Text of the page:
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Blue Jays’ Happ has 20-20 vision

Toronto Star logo Toronto Star 2017-02-17 Richard Griffin - Baseball Columnist
J.A. Happ stretches during a warm-up this week. © Rick Madonik J.A. Happ stretches during a warm-up this week.

DUNEDIN, FLA.—Even if J.A. Happ should fail to win 20 games this season, after doing just that in his breakout 2016 campaign, he would not be extremely disappointed.

There are other standards that would make his 2017 a success.

“You certainly feel good (about 20 wins) and nobody can ever take that away,” Happ said. “And you’ve certainly given your team a good chance to win the games if you get to that plateau, but there are so many other things that are involved in that, that it’s hard to control. For me it’s going to be about going out and continue to give our team a chance. Just be dependable. That’s kind of my main goal.”

How difficult are back-to-back 20-win seasons? Consider that over the past 40 major league seasons, there have been just 15 players accomplish the feat — eight in the National League and seven in the AL. In the last 20 years, it has only been done a total of four times, by the Blue Jays’ Rogers Clemens (1997-98), the D’backs duo of Curt Schilling and Randy Johnson (2001-02) and the Astros’ Roy Oswalt (2004-05).

Happ realizes that it was a fortunate 2016 season for him, ranking second in the majors with 6.9 runs in support of his starts. But he has confidence in his stuff moving forward. Many pitchers worry about staying ahead of the scouting curve, trying to mix up pitch sequences to combat advanced video scouting. Happ sees the need to adjust, but also knows that his best stuff is what it takes to get people out.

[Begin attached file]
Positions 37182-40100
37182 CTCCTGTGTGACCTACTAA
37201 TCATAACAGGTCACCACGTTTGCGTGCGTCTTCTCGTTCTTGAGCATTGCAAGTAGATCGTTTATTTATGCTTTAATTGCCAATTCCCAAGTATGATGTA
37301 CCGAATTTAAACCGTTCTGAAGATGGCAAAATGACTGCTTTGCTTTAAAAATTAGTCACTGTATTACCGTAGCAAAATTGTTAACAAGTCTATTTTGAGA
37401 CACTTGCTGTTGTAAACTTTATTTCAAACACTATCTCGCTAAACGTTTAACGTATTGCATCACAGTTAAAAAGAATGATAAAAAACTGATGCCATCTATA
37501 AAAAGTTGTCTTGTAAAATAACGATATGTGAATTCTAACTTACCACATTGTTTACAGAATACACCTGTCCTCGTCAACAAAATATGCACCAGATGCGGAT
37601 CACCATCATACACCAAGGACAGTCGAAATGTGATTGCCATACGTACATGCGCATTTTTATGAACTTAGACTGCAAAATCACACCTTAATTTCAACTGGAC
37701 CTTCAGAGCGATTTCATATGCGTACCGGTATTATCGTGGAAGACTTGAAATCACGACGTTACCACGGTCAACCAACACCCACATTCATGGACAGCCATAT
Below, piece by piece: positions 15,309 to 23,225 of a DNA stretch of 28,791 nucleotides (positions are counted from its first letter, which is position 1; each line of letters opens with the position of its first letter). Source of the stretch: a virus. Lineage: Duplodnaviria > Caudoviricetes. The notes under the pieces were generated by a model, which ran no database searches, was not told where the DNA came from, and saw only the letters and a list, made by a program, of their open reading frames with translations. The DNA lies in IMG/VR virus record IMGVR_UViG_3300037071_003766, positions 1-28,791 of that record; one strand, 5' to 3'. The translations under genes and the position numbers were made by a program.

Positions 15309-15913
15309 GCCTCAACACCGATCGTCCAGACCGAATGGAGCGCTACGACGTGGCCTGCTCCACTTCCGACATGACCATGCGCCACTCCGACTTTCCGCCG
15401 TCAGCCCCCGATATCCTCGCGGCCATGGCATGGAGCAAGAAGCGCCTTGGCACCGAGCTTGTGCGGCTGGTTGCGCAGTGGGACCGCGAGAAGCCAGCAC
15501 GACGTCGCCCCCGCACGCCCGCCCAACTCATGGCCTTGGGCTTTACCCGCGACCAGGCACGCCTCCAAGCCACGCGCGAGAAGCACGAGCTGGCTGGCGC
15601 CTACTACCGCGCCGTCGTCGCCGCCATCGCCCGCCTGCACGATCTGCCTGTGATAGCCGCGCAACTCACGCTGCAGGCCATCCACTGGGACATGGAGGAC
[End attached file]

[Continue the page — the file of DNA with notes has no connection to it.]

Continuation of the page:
“That’s always the thing, that cat-and-mouse game, especially now in the game more than ever, there’s the study and the analytics part of it,” Happ said. “Guys are getting more information than ever. So, it’s kind of up to us to not fall into the same sequences where you can be predictable. At the same time you want to go with what you’re good at and get beat with your best stuff. So, there’s a fine line there.”

Happ admitted he has never been part of a major-league rotation that has had so many 1A’s and 2’s in the rotation, giving the Jays confidence that they can compete every day over the course of 162 games — if they can stay healthy.

“Early when I first came up in Philadelphia, there was a few really good staffs there, but always highlighted by a for-sure No. 1, whatever you want to call it,” Happ explained. “I always like to say that it doesn’t really matter what the number is. You’re depended on to be the ace that particular day that you pitch. It’s something good. I think the biggest thing for us is if we could somehow recreate that health we had last year, it would be a great thing.”

Happ knows he can’t promise another 20-win season, but he seems confidently poised to chip in with six-plus solid frames, knowledge that he will keep his team in every game and give them a chance to win 33 times in 2017.

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